Teacher supply agencies are being forced to search as far afield as Canada and Singapore to plug school staffing gaps as a result of a shortage of fully trained recruits in the UK.
However, strict limits on work permits have meant that up to 60 teachers recruited from the USA to start work in September are unlikely to turn up – as they have been refused permission to work in the UK.
Tish Seabourne, managing director of TimePlan, said she had written to Education Secretary Nicky Morgan to lift the ban.
“I just fail to see how in any way a special needs teacher from America is going to damage the UK economy if they come over here to teach,” she said.
“Yet when we applied for the Tier Two visas (the necessary work permits) in June – we were told the annual quota had been filled. It was the same story in July.”
Both TimePlan, which has around 1,200 teachers on its books in any given year, and Aquinas, a growing agency based in Nottingham with 200 teachers on its books, have also been trawling for recruits in Canada. Australian and New Zealand are also being targeted.
Recruitment to the profession has been hit by a “four times whammy”, according to Kevin Courtney, deputy general secretary of the National Union of Teachers.
“Firstly, as the economy picks up, there are more opportunities for alternative employment,” he said.
“Then there is a need for more teachers because of the demographics of the rising pupil population.
“Thirdly, people are leaving because of the workload.” The annual workforce statistics showed a 10,000 drop in the number of 50-year-olds still in teaching in the last four years to 75,500 in 2014.”
Teacher supply agency TimePlan have written to Education Secretary Nicky Morgan, urging her to lift the ban (Getty)
Mr Courtney added: “Fourthly, there is what they have done to the pay system. We’re facing a freeze limiting rise to one per cent over the next four years – and they’ve stopped automatic progression through the pay scales. It is only a minority of teachers who made pay progression last year.”
Craig Anderson, education managing director of Aquinas – which is targeting Ireland and possibly Singapore as well as Canada, said: “We’ve gone for English speaking countries first and Singapore because of the quality of the maths teaching there.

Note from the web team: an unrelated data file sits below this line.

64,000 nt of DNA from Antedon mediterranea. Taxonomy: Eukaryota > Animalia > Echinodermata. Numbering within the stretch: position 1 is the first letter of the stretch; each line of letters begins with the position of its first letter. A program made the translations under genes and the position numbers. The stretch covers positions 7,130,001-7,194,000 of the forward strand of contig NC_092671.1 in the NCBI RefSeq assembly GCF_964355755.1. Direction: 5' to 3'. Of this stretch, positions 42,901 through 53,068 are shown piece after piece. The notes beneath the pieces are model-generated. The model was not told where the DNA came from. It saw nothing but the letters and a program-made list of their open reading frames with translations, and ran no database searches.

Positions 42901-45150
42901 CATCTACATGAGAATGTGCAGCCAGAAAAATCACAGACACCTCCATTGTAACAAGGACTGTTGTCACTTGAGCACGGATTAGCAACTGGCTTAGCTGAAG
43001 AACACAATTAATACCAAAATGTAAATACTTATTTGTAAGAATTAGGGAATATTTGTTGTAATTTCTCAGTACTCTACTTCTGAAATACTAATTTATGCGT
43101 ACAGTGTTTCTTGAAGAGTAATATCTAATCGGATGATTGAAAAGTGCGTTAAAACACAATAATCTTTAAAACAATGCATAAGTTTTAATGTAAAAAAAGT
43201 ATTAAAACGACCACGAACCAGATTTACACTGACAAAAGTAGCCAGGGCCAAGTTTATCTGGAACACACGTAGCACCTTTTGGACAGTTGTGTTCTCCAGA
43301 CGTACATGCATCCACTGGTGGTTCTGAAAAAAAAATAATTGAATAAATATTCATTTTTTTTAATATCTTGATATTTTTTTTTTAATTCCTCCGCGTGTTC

“We’ve certainly seen a gap in the market this year and schools are struggling much more to fill places.
“The main problem is there is a lack of respect for teachers and a lack of earning potential.
“I do explain to those teachers I recruit from abroad that unfortunately there is a massive workload and there is a disrespect for teachers. Teachers used to be held in respect like doctors but not any more.”
Ms Seabourne, from TimePlan, added that it had always recruited from abroad – but was having to step up its efforts as a result of the shortage of trained teachers now available in the UK.
“It’s not just maths, chemistry and physics teachers we’re short of,” she said. “It’s geography, special needs and even early years in London because of the increase in the population.”
Mr Courtney said that he had been told of one Canadian teacher who had fled back to his home country on discovering the workload, telling his former UK colleagues: “You’re all mad.”
He added that schools were trying to plug staffing gaps by using teaching assistants.
“I think we’re not at an absolute crisis yet but I think there will be a significant number of unqualified teachers filling vacancies,” he added. “The trouble is it doesn’t look good on your returns ( if you can’t attract staff) and some heads might try to cover it up.”
In her response to Ms Seabourne, Mrs Morgan said: “Teaching is a hugely popular career with more teachers in England’s classrooms than ever before and record levels of top graduates entering the profession.
“We are clear that no sector should be automatically turning to immigration to resolve workforce difficulties. As the Prime Minister has stated, we need to reduce the demand for migrant labour.”
She added that no jobs on the shortage occupation list – which included maths, physicvs and chemistry teachers – had been refused permission to work in the UK.
A spokesman for the Department for Education added: “The quality of teachers in England’s schools is at an all-time high and there are now more teachers in the classroom than ever before … We continue offer bursaries worth up to £25,000 and prestigious scholarships.
“We are reducing unnecessary workload for teachers, we have protected the schools budget and we have given heads the freedom to pay good teachers more.”